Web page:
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Android vs. Qt: A Mobile Developer's Comparative Review


February 17, 2012

Although the Android and Qt mobile development platforms have architectures that are quite different, they share a common goal in providing a productive framework for developing mobile applications. While Android has gained a stronghold as a rich application development platform for smartphones, Qt with the introduction of Qt Mobility and Qt Quick is nevertheless a strong contender in the arena.

In this article, I will compare and contrast the Android and Qt platforms from a developer's perspective.

Android vs. Qt: Platform Overview

Most Android applications are developed in Java and they run in the Dalvik Virtual Machine. However, Android borrowed only language syntax from Java and it does not provide standard APIs such as those found in Java SE and Java ME. Device services such as touchscreen and storage are accessed through the Google Services API.

The Android operating system is based on the Linux kernel but not a Linux OS per se. It has neither a native windowing system nor any support for standard Linux libraries such as GNU C. To run an application written in C or other languages it has to be compiled to native code, can be done with the Android NDK.

Qt is a cross-platform framework targeted towards Symbian, Maemo and MeeGo. Though Qt provides binding for several programming languages such as Python, Ruby and Perl, applications are predominantly written in C++ and enhanced with additional extensions. These extensions are implemented by a pre-processor that generates standard C++ code before compilation. The Qt framework is best known for its ease of use and its support for excellent GUI widgets for desktops. Its recent enhancements to mobile platform, particularly Qt Mobility and Qt Quick, are intriguing. With its robust Qt Creator IDE, the Qt framework is gaining a foothold in the mobile application development space.

Android vs. Qt: Application Components and APIs

The main concept in the Android architecture is component reuse. This allows publishing and sharing of activities, services and data with other applications. Android has four basic components, each serving a specific purpose. Software built on Android will be using more or less the following application services.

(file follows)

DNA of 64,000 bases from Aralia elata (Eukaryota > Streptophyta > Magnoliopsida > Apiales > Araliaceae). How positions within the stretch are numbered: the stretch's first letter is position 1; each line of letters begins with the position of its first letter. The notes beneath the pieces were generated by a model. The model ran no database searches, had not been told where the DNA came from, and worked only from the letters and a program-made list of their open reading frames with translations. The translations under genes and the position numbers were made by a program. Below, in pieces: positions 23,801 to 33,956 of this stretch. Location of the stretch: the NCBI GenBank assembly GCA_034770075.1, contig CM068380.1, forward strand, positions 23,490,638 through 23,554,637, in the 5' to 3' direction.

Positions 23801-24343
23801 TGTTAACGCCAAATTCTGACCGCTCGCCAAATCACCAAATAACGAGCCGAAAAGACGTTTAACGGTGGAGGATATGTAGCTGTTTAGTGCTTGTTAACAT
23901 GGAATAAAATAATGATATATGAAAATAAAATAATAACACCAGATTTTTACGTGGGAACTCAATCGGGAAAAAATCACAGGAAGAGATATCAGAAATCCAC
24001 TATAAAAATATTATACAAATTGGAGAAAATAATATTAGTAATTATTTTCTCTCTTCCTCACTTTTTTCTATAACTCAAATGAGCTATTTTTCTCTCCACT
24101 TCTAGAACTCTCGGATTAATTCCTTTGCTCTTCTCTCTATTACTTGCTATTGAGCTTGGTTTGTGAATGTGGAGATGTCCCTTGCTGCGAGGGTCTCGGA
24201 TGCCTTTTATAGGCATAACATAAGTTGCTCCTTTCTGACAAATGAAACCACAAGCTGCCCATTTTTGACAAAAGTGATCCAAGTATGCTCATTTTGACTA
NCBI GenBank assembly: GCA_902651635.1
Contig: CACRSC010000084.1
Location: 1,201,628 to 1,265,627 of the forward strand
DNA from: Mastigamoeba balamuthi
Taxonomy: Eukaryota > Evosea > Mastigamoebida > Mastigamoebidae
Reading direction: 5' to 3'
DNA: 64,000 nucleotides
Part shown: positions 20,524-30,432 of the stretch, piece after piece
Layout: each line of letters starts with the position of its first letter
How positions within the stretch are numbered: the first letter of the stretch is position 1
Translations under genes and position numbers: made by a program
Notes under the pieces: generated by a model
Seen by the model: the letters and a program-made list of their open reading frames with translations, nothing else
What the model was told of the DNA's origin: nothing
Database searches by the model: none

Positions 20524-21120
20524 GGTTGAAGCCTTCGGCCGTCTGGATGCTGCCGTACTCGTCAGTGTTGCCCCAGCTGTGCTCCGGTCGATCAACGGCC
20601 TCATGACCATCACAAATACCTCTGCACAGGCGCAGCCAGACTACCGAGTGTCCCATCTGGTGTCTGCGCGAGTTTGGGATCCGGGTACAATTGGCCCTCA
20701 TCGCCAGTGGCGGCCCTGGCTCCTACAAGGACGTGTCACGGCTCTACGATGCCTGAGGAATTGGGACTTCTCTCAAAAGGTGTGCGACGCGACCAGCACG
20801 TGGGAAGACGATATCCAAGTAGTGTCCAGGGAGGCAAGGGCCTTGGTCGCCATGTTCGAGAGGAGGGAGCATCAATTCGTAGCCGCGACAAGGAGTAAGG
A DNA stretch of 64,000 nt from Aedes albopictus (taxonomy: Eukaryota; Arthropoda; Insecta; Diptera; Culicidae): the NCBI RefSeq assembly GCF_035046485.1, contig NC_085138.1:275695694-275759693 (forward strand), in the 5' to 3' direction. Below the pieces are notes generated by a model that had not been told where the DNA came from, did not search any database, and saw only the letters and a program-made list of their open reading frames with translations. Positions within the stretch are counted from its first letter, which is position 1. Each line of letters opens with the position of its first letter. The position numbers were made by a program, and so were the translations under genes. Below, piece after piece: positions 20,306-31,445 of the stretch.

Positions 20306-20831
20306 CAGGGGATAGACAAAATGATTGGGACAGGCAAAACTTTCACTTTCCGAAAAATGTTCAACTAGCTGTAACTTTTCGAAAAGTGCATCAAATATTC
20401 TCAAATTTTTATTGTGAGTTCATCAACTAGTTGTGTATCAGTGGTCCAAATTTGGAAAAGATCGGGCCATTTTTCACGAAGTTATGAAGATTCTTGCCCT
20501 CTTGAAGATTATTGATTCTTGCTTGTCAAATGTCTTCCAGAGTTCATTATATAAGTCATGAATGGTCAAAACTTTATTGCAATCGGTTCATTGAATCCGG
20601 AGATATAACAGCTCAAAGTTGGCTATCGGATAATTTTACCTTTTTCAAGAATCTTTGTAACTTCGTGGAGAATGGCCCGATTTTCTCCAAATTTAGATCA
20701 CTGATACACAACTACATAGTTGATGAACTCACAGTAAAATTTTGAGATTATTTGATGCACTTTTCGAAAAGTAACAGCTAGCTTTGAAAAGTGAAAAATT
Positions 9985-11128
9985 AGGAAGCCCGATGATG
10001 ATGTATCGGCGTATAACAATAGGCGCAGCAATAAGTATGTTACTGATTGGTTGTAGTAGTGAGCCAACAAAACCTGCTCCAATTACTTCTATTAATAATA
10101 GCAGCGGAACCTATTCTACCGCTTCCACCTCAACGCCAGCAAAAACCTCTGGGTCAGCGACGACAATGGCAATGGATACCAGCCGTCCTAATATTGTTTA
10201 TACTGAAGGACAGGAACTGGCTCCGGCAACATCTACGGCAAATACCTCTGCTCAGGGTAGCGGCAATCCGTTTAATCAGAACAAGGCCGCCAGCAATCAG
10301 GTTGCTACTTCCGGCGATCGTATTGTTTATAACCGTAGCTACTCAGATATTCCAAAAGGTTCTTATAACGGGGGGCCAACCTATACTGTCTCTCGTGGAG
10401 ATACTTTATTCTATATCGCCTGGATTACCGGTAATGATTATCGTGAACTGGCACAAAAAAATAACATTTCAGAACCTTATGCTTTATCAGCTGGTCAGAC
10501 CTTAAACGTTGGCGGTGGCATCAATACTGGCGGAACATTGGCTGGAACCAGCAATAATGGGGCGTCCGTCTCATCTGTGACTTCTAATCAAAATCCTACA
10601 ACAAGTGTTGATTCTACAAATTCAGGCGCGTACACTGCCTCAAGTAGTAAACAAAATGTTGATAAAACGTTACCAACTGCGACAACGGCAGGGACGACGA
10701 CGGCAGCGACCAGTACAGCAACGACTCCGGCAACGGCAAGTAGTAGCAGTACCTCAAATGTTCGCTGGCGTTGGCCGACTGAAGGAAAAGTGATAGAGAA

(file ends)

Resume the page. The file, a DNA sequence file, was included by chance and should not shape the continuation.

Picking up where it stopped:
• Activity Manager: This controls the lifecycle of any activity including management of the activity stack. An activity provides an interface for user interaction. This is the basic building block of Android applications and is responsible for creating a window. All activities are subclasses of android.app.Activity, where UI elements are set through setContentView(View). Views are used for UI construction.
  • Services: Service components run in the background, basically to perform lengthy operations or remote processes. They have no UI and are implemented as subclasses of android.app.Service.
  • Content Providers: These components act as repositories for shared data, be they file systems, SQLite databases or other persistence storage locations. Content providers are implemented as a subclass of android.content.ContentProvider.
  • Broadcast Receivers: This component acts as the respondent to the system's broadcast announcements as battery is low, screen turned off, etc. It is implemented as a subclass of android.content.BroadcastReceiver.

Android applications start from an Activity instance. This code snippet demonstrates the basic idea.

package org.mypackage.mynamespace;
import android.app.Activity;
import android.os.Bundle;
import android.widget.TextView;

public class Androidproj2Activity extends Activity {
@Override
public void onCreate(Bundle savedInstanceState) {
super.onCreate(savedInstanceState);
TextView textView=new TextView(this);
textView.setText("Hello World");
setContentView(textView);
}
}

Qt has a different way of handling what Android does with activity. It uses several components such as domain classes or state machines for tracking component state. With previous versions of Qt, when creating a UI you had to use widgets or build your screens on top of QGraphicsView. The result was a poor user experience, especially on touchscreen phones. But with the introduction of Qt Mobility and Qt Quick, application development in the Qt mobile platform has become more pragmatic.

The QtMobillity API framework offers a wide range of features and technologies, including:

  • Bearer Management: This API controls the system's connectivity state, manages available network connections and uses the best available connection.
  • Contacts: This API enables clients to request contact data from local and remote locations.
  • Location: This API is used to receive location data from arbitrary data sources.
  • Messaging: This API is used to send and receive a variety of message types such as SMS and email.
  • Multimedia: This API helps in playing and recording media, and managing the collection of media content.